The Court’s position on this matter lent weight to enable Northlake time to amend its pleadings and for Civil’s applications to be only partially successful.

  1. Was the adjudicator’s determination binding?

The Judge was satisfied the adjudicator’s determination was binding on both parties.

Northlake had argued that an interim adjudication was subordinate to the parties’ final and binding agreement via the engineer. But the Judge found this position offended section 12 of the Act and rendered Civil’s rights at adjudication illusory. The crux of his reasoning was that the Act provides a framework which cannot be contracted out of:[4]

…the clear legislative intention is that parties to construction contracts have the right to refer disputes or differences for speedy resolution by way of adjudication, which will be binding and enforceable subject only to later substantive and final determination of the dispute by way of some other dispute resolution procedure.

The Judge also disagreed with Northlake’s alternative argument that as Civil had not disputed the engineer’s decisions disallowing the payment claim within the contractually provided time, the statutory process must yield. The Judge held that the absence of a substantive decision raised a fundamental obstacle to Northlake’s claim as presently framed.[5]

  1. Did Northlake have a claim for ‘money had and received’?

Northlake sought this restitutionary remedy on the basis Civil was unjustly enriched. The problem the Judge found with this argument was that unjust enrichment is not a cause of action in its own right.[6] Further, the Judge disagreed with the underlying premise that the engineer’s decisions were final and binding and the adjudicator’s determination was of no effect. In Northlake’s favour, the Judge noted:[7]

The position might well be different if Northlake had the disputes that were determined by the adjudicator on an interim basis substantively and finally determined in its favour in other proceedings, but it has not yet taken that course.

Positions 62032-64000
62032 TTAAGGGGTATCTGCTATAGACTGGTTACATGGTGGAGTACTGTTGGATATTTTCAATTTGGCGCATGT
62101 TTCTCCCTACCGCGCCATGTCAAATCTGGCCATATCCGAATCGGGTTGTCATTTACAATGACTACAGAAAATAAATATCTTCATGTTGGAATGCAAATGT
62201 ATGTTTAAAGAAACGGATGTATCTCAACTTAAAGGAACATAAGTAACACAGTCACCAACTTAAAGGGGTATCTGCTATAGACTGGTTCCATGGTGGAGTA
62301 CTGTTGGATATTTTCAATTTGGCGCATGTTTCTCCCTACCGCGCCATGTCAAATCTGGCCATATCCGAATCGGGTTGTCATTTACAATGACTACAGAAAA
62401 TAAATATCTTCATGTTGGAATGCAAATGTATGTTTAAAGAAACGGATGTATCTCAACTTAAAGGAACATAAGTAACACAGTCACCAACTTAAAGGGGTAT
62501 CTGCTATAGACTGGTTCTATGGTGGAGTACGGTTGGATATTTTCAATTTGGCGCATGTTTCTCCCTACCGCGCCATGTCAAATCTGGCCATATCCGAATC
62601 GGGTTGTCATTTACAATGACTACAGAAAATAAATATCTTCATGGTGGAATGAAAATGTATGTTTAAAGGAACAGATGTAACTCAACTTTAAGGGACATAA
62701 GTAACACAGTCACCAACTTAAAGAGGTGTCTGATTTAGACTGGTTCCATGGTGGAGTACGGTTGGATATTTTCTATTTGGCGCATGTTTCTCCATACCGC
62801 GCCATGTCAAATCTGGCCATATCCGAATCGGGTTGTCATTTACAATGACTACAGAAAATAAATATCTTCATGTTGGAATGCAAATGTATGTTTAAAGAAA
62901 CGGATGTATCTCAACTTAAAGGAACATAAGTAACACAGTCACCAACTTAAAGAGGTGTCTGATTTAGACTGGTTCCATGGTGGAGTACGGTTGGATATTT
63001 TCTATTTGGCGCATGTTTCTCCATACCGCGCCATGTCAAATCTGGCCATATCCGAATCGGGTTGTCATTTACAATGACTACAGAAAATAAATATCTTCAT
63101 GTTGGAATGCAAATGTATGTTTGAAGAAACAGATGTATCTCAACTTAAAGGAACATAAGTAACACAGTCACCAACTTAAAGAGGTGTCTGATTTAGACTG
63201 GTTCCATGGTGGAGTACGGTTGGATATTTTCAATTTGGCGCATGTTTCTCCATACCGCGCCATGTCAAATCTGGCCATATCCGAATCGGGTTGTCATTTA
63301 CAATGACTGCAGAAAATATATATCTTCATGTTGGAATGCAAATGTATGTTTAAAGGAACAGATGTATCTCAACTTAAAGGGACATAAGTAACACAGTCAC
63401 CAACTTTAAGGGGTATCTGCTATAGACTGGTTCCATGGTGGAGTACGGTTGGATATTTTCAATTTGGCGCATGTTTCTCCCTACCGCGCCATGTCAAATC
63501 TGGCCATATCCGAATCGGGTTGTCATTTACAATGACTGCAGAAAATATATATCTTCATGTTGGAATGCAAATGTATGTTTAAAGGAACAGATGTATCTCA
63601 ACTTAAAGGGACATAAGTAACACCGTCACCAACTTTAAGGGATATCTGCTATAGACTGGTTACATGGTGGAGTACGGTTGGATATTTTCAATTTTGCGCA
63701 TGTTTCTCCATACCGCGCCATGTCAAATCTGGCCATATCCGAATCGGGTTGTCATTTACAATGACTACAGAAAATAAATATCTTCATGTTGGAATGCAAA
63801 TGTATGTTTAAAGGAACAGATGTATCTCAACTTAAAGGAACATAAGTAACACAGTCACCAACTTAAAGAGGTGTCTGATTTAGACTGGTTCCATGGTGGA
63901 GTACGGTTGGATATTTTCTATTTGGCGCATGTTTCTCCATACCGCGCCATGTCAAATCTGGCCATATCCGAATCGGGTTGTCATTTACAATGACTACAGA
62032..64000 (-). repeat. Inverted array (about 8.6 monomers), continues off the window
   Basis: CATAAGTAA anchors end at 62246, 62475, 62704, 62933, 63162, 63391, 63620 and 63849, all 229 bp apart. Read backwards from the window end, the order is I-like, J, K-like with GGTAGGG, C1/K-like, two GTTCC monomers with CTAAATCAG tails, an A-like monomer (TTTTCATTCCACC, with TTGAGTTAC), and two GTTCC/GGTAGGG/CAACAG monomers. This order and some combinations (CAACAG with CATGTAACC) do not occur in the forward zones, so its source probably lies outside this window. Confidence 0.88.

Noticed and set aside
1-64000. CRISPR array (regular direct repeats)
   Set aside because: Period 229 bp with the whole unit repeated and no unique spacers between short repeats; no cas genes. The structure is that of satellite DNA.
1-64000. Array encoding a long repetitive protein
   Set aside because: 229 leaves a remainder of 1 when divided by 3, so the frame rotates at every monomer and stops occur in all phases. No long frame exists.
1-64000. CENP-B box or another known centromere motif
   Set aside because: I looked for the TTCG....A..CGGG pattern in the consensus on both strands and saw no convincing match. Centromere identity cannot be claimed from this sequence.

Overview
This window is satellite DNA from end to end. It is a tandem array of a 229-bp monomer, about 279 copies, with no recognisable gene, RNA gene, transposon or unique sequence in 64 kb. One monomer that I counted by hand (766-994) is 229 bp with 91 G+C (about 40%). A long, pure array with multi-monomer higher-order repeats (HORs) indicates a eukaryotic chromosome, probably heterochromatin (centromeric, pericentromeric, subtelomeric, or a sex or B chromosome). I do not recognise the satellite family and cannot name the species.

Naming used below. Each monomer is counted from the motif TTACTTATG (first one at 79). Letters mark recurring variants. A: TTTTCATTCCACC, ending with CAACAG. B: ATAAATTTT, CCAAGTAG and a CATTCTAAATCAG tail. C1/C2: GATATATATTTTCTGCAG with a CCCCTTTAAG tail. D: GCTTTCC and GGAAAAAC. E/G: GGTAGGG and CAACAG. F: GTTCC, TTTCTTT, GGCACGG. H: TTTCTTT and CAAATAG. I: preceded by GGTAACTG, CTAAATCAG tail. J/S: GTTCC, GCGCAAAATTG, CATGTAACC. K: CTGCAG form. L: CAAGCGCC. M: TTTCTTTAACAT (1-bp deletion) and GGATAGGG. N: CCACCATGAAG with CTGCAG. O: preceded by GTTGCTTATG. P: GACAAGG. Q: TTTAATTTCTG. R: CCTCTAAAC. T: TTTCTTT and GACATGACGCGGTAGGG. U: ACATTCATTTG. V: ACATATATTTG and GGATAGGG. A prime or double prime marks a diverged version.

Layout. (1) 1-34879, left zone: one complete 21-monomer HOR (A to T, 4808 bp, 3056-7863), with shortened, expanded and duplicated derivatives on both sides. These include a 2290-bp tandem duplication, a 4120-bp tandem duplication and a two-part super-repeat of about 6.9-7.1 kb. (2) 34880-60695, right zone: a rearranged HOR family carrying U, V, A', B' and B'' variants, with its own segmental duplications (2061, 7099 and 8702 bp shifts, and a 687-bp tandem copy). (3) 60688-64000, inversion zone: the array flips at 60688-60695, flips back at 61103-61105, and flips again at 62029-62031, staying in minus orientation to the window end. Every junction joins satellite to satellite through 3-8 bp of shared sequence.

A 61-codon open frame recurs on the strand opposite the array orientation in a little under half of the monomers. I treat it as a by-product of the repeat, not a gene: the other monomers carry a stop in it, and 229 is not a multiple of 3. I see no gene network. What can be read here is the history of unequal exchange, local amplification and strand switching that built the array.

1. Can the adjudicator’s determination now be challenged by Northlake?

Civil maintained that until a court or tribunal ruled substantively against the adjudicator’s determination, this was enough to found a defendant’s summary judgment or strike-out. This focused on the money had and received cause of action – and succeeded on strike-out. The Judge ruled this was on the basis Northlake could amend its claim, and should have time to do so.


Through adjudications, the Act provides for an expedient means to keep cashflow moving. Contractual arrangements may not contravene section 12 of the Act which prohibits contracting out.

The central premise of the cause of action in money had and received is not recognised in New Zealand. It will not be granted in summary judgment proceedings, and not at all.

The Judge recognised some merit in Northlake’s overall substantive claim. Northlake has the opportunity to repair its statement of claim and pursue the substantive proceeding.


[1] Northlake Investments Limited v Civil Construction Limited [2023] NZHC 2715 at [45].

[2] Above n 1, at [64].

[3] Above n 1, at [66].

[4] Above n 1, at [82].

[5] Above n 1, at [94].

[6] Above n 1, at [98]–[101], citing Martin v Pont [1993] 3 NZLR 25 at [30]; and Sean McAnally “Money had and received: We’re sorry, will you have us back?” (2023) NZLJ 258.

[7] Above n 1, at [102].